Share this post


Link to post
Share on other sites

Just saw an article in the Guardian where Beto talks about the efforts being made in Texas (specifically the Rio Grande valley). One thing that sticks out is how little enthusiasm there is among Texas latinos for Biden, and yet he managed to be competitive there. Seems like a lost opportunity a bit.

Since his race against the zodiac killer 2 years ago, there have been 2m new registered voters in Texas, presumably driving some of Biden;'s gains combined with Covid.

Share this post


Link to post
Share on other sites
18 hours ago, DMC said:

If your assertion is that the US is descending into authoritarianism because of the stupidity of the American electorate, your unit of analysis should include governments that are authoritarian.  Limiting your sample to the most democratic countries is just circular logic.  Regardless, even if you were just to compare the US to western European companies, the US is still far from unique in the rise of authoritarian sentiment among electorates over the past quarter century.

Hum, I can see how Citizens United slowly crawls into your political thinking. But no, companies are not part of the EU electorate.

Share this post


Link to post
Share on other sites
1 hour ago, Gaston de Foix said:

a mandatory retirement age for federal judges. 

The Dems might be able to get away with this for lower courts, but the SC would undoubtedly strike down any attempt to put a retirement age on their own tenure simple by citing Article III Section 1.  Even a liberal court would strike it down.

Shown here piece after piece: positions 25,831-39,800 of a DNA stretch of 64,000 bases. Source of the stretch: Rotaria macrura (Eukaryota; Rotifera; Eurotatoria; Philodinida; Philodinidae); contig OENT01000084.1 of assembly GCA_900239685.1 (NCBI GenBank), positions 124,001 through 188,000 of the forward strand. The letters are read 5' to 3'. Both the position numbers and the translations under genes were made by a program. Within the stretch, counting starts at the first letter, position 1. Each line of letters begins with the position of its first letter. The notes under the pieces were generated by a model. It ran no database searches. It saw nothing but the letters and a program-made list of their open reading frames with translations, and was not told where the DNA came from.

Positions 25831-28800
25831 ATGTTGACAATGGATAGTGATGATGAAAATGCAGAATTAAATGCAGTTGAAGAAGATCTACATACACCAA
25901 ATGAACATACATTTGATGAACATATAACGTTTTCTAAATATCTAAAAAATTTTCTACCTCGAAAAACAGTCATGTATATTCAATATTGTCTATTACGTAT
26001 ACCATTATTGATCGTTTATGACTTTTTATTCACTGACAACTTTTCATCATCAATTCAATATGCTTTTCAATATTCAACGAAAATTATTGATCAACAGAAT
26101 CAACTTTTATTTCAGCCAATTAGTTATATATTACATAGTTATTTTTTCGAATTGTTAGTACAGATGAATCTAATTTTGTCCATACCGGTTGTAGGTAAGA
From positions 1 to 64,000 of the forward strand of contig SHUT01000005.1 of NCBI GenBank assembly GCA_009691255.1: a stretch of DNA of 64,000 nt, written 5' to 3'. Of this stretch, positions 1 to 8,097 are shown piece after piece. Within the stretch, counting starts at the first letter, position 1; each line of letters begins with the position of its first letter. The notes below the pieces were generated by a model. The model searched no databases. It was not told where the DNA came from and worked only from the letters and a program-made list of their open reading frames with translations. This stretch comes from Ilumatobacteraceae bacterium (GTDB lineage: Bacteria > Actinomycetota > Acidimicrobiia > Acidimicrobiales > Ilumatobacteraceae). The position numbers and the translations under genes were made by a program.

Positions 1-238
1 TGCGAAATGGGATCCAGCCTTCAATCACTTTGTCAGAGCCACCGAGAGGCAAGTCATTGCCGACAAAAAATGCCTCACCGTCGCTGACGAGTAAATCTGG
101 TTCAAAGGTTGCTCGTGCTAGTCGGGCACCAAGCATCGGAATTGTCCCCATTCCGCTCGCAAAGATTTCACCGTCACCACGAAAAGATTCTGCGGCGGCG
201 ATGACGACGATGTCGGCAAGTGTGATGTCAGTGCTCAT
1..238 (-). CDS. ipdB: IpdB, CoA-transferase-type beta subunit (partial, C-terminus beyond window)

5 minutes ago, A Horse Named Stranger said:

Hum, I can see how Citizens United slowly crawls into your political thinking. But no, companies are not part of the EU electorate.

:P.  As a real American and true capitalist I often conflate countries and companies.  After all, the former are merely a tool for the latter.

Share this post


Link to post
Share on other sites

I just watched a nice interchange between Dr. Fauci responding to Sen. Rand’s bullshit. Rand attacked Fauci for praising NY, “NY has the world’s highest death rate”. Fauci said “you always do this, NY got hit hard first and made some mistakes but right now they are managing extremely well and have a very low rate of infection”. Rand: probably because in addition to the people who got Covid-19, 33% of the population has immunity because they have caught coronavirus colds and N.Y. has herd immunity. Fauci: there is no immunity to Covid-19 from catching a coronavirus cold and the rate of infection in NY is 22.2% and if you think herd immunity is achieved with 22.2% you are alone in that.

Share this post


Link to post
Share on other sites
25 minutes ago, Chataya de Fleury said:

Very anecdotal stuff below:

I am incredibly encouraged by the fact that I have seen TWO - only two - Trump/Pence signs in ATL, and one of them was on a highway median, so I’m not sure if that one even counts. Contrast that to 2016, when the damn things were like herpes.

However, a drive down West Paces Ferry in Atlanta (one of Atlanta’s wealthiest neighborhoods) had two large Biden signs and numerous signs supporting Jen Jordan (a state Senator - D). And 2016, most of it was Trump/Pence. I don’t think the $5 million homes have new owners, I think this bespeaks enthusiasm on the part of the Democrats who live there and a lack of Republican enthusiasm. There was one Kelly Loeffler sign, so pretty sure that it hasn’t been every home sale was to a Democrat. Just the fact of the one Loeffler sign, no Perdue signs, and no Trump/Pence signs says a lot in that neighborhood.